Finishing touches to the floors of Caribbean properties can be a hectic phase for homeowners. The choice of flooring material is always dependent, firstly, on whether it is an indoor space (kitchen) or an outdoor space (garden paths or pools) and secondly the type of material that will give the best finish.
By choosing quartzite, you have a solution that gives both a first class finish and that is durable both indoors and outdoors. Additionally, it is easily accessible being available in Trinidad and Tobago!
5 Steps to create a Net-Zero Energy Home within the Caribbean
Creating a Net-Zero home
Moving to the Caribbean gives one the automatic option of living in harmony with nature. No, I don’t mean using large glass windows to bring outside in! We are talking about the harmony which nurtures, rebuilds and strengthens the environment that we live in.
You don’t have to attend the G2 Summit and place a vote to make your contribution – start with these simple five steps and create a Net-Zero Energy Home within the Caribbean Continue reading →
You have considered moving to an island retreat in the Caribbean. Living on an island can be an exciting time in your life, a great new way of living, filled with many opportunities and changes in lifestyle. What you need to consider as well, however, is that such change is challenging and it should be approached responsibly and carefully. By doing this you can ensure a proper and smooth transition. Continue reading →
Our Carib ancestors idea of a little feng shui in the home or in ceremonial structures like the traditional carbet, would be the ‘Zemi’ or iconic representations of their many Gods and spirits. Essential ones like the Gods of food, weather, wealth and health would be carefully placed to enhance the space and its creative energy, or represented on portraits or carvings on interior and exterior finishes including chairs, tables, pillars and eating utensils like the Calabash bowls.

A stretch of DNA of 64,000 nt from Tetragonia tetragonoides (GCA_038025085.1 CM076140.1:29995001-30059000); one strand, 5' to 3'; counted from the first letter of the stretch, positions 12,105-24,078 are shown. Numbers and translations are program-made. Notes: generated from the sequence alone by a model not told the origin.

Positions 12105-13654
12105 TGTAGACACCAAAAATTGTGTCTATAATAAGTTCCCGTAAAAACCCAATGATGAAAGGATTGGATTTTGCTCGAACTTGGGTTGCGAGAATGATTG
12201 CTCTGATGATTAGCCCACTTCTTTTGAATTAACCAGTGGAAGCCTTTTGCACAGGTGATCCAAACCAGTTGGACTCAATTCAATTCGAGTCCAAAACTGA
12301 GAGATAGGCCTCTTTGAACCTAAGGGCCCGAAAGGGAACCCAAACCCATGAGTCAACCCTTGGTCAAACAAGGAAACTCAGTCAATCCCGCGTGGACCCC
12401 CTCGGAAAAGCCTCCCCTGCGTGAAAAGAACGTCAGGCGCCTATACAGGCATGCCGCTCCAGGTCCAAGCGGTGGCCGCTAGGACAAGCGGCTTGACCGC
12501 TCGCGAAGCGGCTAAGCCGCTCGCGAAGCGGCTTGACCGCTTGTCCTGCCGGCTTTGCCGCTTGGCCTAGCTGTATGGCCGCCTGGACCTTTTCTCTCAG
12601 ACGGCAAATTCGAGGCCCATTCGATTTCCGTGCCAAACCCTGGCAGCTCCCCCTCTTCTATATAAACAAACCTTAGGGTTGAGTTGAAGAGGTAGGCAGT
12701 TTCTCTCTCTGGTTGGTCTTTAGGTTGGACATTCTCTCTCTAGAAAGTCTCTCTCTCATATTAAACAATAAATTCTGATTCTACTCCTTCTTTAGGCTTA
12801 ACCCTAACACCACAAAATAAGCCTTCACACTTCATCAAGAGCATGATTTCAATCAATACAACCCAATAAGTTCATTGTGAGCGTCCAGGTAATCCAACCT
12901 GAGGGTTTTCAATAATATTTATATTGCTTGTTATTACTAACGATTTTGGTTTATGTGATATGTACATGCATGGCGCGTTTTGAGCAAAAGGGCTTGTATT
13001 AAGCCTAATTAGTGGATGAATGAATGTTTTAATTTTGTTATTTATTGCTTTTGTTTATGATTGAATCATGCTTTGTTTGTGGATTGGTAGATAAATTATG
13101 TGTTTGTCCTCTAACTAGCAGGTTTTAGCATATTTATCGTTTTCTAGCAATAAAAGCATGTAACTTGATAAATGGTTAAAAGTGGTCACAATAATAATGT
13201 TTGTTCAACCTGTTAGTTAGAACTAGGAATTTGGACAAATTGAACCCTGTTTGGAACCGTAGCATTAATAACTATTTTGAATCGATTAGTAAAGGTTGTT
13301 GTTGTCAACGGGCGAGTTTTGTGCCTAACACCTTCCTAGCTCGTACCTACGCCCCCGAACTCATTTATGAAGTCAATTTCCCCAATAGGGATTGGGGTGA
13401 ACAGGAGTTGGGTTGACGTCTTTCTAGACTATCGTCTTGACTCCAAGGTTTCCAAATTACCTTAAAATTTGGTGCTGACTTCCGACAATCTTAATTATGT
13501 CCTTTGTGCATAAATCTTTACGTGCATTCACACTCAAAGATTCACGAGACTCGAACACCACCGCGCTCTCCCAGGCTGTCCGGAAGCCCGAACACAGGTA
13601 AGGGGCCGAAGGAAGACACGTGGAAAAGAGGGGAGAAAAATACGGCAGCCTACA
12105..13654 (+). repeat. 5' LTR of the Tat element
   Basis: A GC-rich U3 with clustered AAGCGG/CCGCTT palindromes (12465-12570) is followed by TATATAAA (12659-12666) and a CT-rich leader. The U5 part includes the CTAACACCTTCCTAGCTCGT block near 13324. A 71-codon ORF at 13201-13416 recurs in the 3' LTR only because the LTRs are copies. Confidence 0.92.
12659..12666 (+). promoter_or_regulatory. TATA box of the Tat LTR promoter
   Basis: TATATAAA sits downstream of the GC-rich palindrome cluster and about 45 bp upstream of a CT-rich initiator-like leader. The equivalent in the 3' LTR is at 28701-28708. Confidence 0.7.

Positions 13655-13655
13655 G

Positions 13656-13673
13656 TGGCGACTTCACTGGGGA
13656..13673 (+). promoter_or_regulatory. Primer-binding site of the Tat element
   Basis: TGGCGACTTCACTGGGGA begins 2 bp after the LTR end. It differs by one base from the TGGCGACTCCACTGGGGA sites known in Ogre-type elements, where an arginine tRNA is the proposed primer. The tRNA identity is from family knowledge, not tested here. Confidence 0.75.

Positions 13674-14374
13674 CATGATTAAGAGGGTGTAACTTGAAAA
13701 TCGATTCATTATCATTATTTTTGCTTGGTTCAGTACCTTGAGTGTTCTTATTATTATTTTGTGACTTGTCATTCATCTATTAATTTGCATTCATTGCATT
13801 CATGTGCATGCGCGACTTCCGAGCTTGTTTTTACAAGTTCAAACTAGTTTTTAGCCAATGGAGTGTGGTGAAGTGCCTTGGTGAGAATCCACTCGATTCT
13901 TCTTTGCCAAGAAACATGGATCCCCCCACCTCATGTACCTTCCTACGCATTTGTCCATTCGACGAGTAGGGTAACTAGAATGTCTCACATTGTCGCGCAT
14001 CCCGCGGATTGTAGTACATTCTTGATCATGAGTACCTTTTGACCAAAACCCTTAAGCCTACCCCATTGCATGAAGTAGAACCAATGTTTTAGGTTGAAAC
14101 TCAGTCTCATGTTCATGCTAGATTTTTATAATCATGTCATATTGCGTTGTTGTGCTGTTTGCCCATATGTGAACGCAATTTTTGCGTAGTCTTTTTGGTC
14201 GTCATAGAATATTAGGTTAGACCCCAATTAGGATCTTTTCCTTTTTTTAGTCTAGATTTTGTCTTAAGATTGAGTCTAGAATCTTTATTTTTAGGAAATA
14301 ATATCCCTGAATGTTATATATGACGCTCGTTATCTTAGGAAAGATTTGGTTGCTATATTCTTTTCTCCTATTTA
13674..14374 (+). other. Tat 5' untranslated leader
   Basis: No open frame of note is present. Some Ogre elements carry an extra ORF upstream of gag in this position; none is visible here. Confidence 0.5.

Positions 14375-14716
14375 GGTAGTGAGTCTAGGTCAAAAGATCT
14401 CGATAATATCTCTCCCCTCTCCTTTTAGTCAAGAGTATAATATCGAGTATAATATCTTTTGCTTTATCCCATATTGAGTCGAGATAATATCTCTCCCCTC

Most of this living space art tradition is now lost sadly, but any modern Caribbean home could and perhaps should pay a little homage to the peoples who were here before us with a small benign weather icon outside on the verandah or wealth Zemi over the front door!
Some people are worried about living in older houses as they are conscious of the spiritual energy of previous owners, this includes the arrangement of the furniture, and also the garden space beyond the walls of your home. Continue reading →
The Caribbean islands are still far too dependent on imported fossil fuels for household, government and commercial energy supplies.
The region has some of the world’s most expensive per unit cost, which creates an economic vulnerability and fossil fuel dependency on other nations who don’t have the Caribbean’s best interest at heart. Caribbean energy consumers pay between four to five times as much per unit of electricity as the continental USA and Europe. As an example Aruba used to spend 16% of its economy on importing 6,500 barrels of diesel fuel a day to generate electricity to serve 110,000 people.
This is changing, and as a result there are opportunities opening up on all the islands for alternative energy technology supply and support.